Evaluation of catalytic site predictions.1
Per PDB accuracy3
TP & FP rate5
1 correct per PDB6
1 correct expect7
(a.) Raw CC values (no filter)
(b.) Solvent accessibility filter
(c.) Residue identify filter
(d.) Combination filter (solvent accessibility + resodue identify)
In Eq. 2, n is equal to the number of predictions put forth, k (in the first iteration of the sum) is equal to the number of correct predictions, and p represents the random (null) probability. Each step of the sum is calculated from the binomial distribution (binomdist) function within Microsoft Excel. Notice that the p-values decrease monotonically (see Additional file 2), despite that the fact that the relative accuracies are not monotonic. In fact, as it is demonstrated below, relative accuracies generally decrease as a function of Tnp. Nevertheless, p-values indicate that the results become more statistically significant at larger Tnp values. This apparent contradiction highlights the true meaning of a p-value. A p-value is the statistical likelihood of the null hypothesis being true. It is not an accuracy of the method. The smaller the p-value is, the more significant the observed results are. However, statistical significance is intimately related to the number of observations. The more observations of a given difference between an observed and null probability, the more significant it is. The number of predictions put forth put forth at each level increases substantially, whereas the accuracy is only slightly diminished, which is why p-values monotonically decrease as a function Tnp.
The improvement is plotted in Fig. 3b in order to normalize the observed percentages by the random expectation. Improvement is defined as the ratio of observed accuracy to random expectation. The random expectation is simply calculated as the percentage of catalytic to all sites within the dataset, meaning each site has an equal chance of being catalytic. While not overwhelming, the observed accuracies (~6%) are substantially greater than the null model (0.9%). The average improvement over Tnp = 1–5 is 6.4% (standard deviation = 0.4%). The false positive range in Fig. 3a–b is 0.4–1.6%. The false positive rate is calculated as the number of incorrect predictions divided by the total number of noncatalytic residues. True positive rates (number correct divided by the total number of catalytic residues) range from 2.1–11.0%.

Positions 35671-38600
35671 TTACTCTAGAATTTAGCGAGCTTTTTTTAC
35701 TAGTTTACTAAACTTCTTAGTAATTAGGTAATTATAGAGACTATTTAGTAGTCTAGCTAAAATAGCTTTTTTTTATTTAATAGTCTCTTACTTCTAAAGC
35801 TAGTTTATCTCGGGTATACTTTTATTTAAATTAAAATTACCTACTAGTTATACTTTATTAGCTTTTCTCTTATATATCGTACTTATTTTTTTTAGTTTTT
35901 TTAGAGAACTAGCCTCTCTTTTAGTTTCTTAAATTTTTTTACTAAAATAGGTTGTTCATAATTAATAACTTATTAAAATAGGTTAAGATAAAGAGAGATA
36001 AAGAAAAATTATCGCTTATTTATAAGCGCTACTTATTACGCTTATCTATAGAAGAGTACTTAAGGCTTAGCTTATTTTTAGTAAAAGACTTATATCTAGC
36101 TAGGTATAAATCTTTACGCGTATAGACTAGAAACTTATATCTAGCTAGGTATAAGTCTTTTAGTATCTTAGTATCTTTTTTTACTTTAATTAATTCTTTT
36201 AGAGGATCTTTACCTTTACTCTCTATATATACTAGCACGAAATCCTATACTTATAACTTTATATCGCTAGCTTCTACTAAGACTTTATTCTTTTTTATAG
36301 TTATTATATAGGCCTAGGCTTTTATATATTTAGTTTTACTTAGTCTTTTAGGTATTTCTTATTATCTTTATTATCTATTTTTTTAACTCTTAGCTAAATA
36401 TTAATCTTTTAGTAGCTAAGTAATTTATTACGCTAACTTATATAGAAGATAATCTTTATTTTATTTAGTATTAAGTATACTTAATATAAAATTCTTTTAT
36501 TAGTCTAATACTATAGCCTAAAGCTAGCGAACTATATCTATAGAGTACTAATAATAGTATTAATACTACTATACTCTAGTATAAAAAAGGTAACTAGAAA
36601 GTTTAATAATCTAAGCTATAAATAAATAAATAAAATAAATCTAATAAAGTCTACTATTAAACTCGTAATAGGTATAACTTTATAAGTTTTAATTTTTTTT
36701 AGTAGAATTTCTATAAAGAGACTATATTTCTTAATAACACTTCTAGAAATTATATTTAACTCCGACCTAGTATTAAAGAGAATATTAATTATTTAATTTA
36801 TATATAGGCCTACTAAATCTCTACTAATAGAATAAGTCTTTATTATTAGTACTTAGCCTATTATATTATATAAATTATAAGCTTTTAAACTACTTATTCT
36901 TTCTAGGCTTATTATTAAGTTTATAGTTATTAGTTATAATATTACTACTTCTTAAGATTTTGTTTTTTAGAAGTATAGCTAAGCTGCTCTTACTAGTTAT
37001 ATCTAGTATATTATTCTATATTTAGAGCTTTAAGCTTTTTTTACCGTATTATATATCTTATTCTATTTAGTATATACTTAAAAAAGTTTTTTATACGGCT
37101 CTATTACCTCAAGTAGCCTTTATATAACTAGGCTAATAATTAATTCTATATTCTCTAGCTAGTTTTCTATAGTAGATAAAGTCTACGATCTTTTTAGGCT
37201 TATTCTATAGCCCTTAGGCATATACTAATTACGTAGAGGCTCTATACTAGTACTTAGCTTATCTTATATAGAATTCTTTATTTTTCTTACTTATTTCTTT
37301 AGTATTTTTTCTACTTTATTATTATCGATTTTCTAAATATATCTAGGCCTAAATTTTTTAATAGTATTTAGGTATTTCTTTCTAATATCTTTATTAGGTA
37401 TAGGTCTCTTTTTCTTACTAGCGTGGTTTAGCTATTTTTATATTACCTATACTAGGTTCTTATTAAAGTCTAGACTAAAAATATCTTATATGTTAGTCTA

While the circles in Fig 3a correspond to overall accuracies, the squares describe the number of proteins with at least one correct prediction per protein. The near linear increase is trivially expected since the number of proteins with at least one correct should increase with the total number of predictions. However, after normalizing for the random expectation in Fig. 3b, the improvement indicates that the rate of new proteins with at least one correct prediction generally decreases as a function of Tnp. Here, the random expectation describes the percentage of proteins with at least one correct again assuming that all sites are equally probable to be catalytic.